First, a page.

This is the Best Sooji Gujiya recipe you will ever make, with step by step recipe pictures. These Gujiya are stuffed with sweetened roasted semolina or rava, coconut and nuts and are flavoured with cardamom and nutmeg. They are like Indian style sweet empanadas.

They are crispy yet flaky on the outside and melt in your mouth inside. A must-try recipe for any festive season, make sure whenever you serve don't forget to brew a big pot of Karak Chai to accompany with. 

Image of Sooji Gujiya placed in a brass bowl surrounding with lit up clay lamps.


What is Gujiya?

Gujiya are a very common Indian sweet delicacy prepared during big Hindu festivals such as Diwali, Holi and Ganesh Chaturthi, which requires lots of time and patience to make.

It is a crescent-shaped Indian style deep-fried pastry stuffed with Indian milk solids, coconut and dry fruits known as Mawa Gujiya.

Sooji Gujiya is known as Rava Na Ghughra in Gujarati, it's stuffing made without milk solids, instead used semolina, coconut and nuts, these stay fresh for a longer period.

In the traditional method, it is deep-fried in desi ghee, however, it can be baked or air fried too.

Some people like to dip in sugar syrup too, and some add Jaggery instead of sugar in the stuffing.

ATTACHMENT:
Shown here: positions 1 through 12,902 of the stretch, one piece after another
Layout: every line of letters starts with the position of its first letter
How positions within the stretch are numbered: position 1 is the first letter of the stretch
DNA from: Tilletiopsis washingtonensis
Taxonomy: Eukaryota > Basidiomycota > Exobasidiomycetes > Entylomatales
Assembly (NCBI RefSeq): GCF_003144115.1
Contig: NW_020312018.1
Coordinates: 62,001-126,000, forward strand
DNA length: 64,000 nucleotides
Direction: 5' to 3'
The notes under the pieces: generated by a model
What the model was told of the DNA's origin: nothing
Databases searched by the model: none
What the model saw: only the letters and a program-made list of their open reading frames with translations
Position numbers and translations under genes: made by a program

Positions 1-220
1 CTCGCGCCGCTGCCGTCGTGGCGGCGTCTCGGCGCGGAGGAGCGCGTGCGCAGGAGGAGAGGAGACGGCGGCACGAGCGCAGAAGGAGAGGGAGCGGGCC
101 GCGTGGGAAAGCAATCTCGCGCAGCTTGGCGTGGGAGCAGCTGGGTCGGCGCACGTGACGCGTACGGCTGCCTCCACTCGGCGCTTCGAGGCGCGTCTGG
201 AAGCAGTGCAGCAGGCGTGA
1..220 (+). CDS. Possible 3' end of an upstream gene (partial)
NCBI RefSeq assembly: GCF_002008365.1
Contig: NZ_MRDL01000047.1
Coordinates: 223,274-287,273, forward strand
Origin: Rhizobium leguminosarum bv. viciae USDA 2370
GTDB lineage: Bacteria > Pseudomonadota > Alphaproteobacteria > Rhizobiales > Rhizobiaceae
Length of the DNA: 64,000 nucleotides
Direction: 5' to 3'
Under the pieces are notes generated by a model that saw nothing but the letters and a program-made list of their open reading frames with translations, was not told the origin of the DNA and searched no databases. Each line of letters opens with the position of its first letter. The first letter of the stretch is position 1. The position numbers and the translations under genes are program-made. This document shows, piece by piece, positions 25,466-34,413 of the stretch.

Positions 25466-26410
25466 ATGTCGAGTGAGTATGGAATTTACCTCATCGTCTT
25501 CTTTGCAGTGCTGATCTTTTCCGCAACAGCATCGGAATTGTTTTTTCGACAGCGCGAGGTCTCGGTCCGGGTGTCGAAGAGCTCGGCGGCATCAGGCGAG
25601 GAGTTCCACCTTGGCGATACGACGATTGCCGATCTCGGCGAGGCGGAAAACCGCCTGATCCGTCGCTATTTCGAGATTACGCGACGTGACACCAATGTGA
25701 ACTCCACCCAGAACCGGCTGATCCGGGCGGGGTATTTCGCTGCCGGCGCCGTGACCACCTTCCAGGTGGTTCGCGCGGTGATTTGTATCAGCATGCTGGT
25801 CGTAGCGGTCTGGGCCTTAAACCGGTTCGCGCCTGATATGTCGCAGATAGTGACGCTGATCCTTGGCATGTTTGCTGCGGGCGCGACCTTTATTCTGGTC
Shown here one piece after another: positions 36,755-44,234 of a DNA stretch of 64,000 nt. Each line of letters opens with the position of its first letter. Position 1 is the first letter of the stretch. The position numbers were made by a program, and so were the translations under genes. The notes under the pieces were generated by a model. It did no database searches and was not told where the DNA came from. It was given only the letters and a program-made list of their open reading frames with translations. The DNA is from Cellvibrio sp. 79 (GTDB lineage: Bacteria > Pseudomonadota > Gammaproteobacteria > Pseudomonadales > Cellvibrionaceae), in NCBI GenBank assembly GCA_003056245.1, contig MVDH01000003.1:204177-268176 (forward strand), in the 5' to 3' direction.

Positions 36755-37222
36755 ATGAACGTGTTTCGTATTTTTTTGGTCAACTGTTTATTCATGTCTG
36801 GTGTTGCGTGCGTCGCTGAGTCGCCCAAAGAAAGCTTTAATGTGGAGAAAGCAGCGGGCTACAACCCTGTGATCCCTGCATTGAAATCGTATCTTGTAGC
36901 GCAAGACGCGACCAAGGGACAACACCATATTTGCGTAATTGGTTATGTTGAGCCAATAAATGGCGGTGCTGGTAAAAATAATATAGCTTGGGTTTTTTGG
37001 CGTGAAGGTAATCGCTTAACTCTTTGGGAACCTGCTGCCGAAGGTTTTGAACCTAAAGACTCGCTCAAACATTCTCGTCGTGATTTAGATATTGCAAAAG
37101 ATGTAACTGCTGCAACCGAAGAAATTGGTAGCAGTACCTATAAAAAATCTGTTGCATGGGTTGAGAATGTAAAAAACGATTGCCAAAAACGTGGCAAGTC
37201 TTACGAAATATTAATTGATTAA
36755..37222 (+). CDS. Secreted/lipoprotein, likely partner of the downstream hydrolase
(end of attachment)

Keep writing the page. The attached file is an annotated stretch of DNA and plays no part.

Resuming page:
You may call it Ghughra, Gujjiya, Gujja, karanji, Puli Pitha, karjikai or Karida Kadubu are all same words for Indian style stuffed sweet empanadas, after all India is a multilingual country 😁

Indian style sweet dumplings stuffed with coconut and nuts served in a brass bowl on dark purple wooden board.

Holi and Gujiya

Holi is the second biggest Hindu festival after Diwali and just like Deepawali, Holi is the time of celebration and relishing delicious food.

The festival of colours Holi and Ghughra go hand in hand in India.

In North India and Rajasthan, more importance is given to Gujiya, Malpua,  Kesar Lachha Rabdi and Chaat such as Dahi Vada during this festival and cannot be complete without this scrumptious delicacy.

While in the western state of India, Gujarat Traditional Gujarati Churma Ladwa made on Holi and Gujiya are made and enjoyed during Diwali time.

Why you'll love this Gujiya recipe without Mawa?

✓ This traditional recipe is tried and tested in our kitchen several times and every time comes out perfect. It is a no-fail recipe.

✓ It is not too sweet, crispy layers with delectable filling.

✓ They are perfect for any occasions or whenever you want to treat yourselves with delicious and traditional Indian sweets.

✓ If you're a not huge fan of Ghughra, this semolina Gujiya will change your mind, They are packed with flavour, crispy and delicious.

What goes in Gujya recipe with suji and coconut

These are made with pantry/ kitchen cupboard staple ingredients, so anyone can give it a go, don't worry if I can you can too. The only hard part is just a waiting game!

● Plain flour aka maida.

● Ghee if you want to make vegan use any flavourless oil.

● Semolina fine or coarse aka sooji/suji or rava.

● Powdered or caster sugar, NOT icing sugar

● Desiccated or shredded coconut

● Cardamom and nutmeg powder

● Nuts such as almonds, pistachio, cashews, raisins and charoli